Big brands also tailor their programmes to have an idiosyncratic fit to the individual consumer. Amazon looks at customers viewing behaviour and suggests similar items that they may be interested in. Spotify creates personalised playlists. Next makes customers a VIP for spending X amount a year.

If the customer feels like the programme or brand is tailored to them and they get a distinct advance by participating, then they are more engaged, motivated and satisfied.

Another key factor to consider with a loyalty programme is time principles. These principles state that when running a loyalty programme, immediate low cost rewards are better received than less frequent, but higher value rewards. For example: if a brand offered a consumer an immediate £50 to complete 10 surveys that day or £100 in a year to complete 1 survey every three months, most consumers would elect for the more time consuming task for the immediate reward.

Within that, you must be mindful that the task and the reward are either balanced or that the reward is perceived to be worth more than the time required to earn it. If you offered a consumer £10 to complete 10 surveys that take 10 minutes each, most consumers would decline the £10, or even £20, as £20 is not worth an hour of their time. 

If, however you offered a free main course and dessert at a restaurant (e.g. Pizza Express), which would still be a reward of £20, the consumer would be more likely to engage and complete the survey as they would perceive the value to be far higher than £20. This also ties into hedonistic rewards and consumers valuing experiences/ merchandise over money or cash equivalents. 

Brands also greatly utilise choice architecture. For example, if they have excess stock of a cheap item (e.g. Pringles), they would put that item at the front of the store and by the tills, or if it were an online store, they would put it on their homepage advertising the sale – even if that sale is only 50p off.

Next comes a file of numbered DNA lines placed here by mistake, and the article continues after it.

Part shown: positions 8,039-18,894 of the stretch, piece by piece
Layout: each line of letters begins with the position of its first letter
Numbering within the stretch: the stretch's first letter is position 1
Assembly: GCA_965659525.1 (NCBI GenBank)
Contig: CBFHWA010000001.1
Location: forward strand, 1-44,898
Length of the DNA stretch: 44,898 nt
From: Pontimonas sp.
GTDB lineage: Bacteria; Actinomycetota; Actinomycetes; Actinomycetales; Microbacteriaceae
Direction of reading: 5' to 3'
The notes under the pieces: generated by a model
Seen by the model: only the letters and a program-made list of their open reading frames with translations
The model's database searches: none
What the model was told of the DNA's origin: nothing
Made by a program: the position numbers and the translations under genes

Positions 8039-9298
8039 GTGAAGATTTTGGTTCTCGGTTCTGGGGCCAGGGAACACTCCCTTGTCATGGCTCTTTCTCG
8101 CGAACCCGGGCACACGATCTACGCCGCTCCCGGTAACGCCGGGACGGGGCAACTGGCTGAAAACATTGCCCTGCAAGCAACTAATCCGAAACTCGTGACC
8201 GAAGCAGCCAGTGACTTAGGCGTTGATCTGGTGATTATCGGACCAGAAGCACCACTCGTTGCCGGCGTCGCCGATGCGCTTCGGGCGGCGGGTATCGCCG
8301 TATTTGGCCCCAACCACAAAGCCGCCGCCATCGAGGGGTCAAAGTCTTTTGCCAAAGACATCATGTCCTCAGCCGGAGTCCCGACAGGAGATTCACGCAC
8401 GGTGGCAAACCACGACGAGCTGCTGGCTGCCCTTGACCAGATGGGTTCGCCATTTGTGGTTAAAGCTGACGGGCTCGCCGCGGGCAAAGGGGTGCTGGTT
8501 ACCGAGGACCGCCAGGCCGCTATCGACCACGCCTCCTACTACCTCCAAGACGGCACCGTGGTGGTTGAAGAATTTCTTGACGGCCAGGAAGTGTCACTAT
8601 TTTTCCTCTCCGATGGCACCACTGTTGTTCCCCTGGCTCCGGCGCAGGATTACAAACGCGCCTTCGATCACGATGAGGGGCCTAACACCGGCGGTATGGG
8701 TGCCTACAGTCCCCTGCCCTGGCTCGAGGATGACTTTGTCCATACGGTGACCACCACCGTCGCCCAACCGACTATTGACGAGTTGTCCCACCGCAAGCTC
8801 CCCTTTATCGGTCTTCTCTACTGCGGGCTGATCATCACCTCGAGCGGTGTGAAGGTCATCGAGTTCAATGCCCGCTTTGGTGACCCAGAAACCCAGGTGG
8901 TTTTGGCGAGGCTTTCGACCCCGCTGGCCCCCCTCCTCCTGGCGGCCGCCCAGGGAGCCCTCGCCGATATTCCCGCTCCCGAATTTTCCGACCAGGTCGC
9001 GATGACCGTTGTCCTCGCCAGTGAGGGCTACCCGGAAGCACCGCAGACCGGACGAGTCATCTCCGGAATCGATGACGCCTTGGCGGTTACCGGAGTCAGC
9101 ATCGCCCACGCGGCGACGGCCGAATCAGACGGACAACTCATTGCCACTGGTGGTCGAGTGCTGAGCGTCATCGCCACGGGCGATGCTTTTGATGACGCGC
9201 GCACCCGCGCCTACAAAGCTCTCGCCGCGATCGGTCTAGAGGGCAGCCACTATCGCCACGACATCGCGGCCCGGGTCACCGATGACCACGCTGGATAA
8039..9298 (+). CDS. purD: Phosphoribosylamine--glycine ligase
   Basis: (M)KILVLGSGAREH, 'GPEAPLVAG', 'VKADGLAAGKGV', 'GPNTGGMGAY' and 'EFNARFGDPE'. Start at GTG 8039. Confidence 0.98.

Choice architecture states that consumers make decisions based on the layout, sequence and the way in which choices are presented to them. Your environment shapes your choice. This principle is best utilised for quick decision making where there is no feeling of financial loss or a potential loss of control.

Putting It into Action

If your business is spending increasingly more on consumer acquisition, and not retaining a good proportion of your existing customer base, it could be time to ask yourself whether your business has adapted over the past few years to keep up with customer behaviour changes.

If the answer is no, then you may need to revaluate your existing loyalty programme so that it incorporates some of those key behavioural economic principles. If you haven’t invested in a loyalty programme, well, there is no better time than today to start those conversations!

About The Author - Jessica Boyce

Jessica has a passion for behavioural economics and loves working with clients to find ways of making small tweaks that have big impacts on programmes.

Connect with Jess on LinkedIn

About The Author - Melanie Parker

Stream’s co-founder, Melanie, became the first British woman to become accredited with the CLMP from The Loyalty Academy. Passionate about all things loyalty, Melanie cuts through the technical jargon and gets to the real business issue. Melanie loves to develop engaging digital solutions that appear simple whilst creating long lasting partnerships that add value to all.

View Melanie Parker's Profile

Connect with Melanie on LinkedIn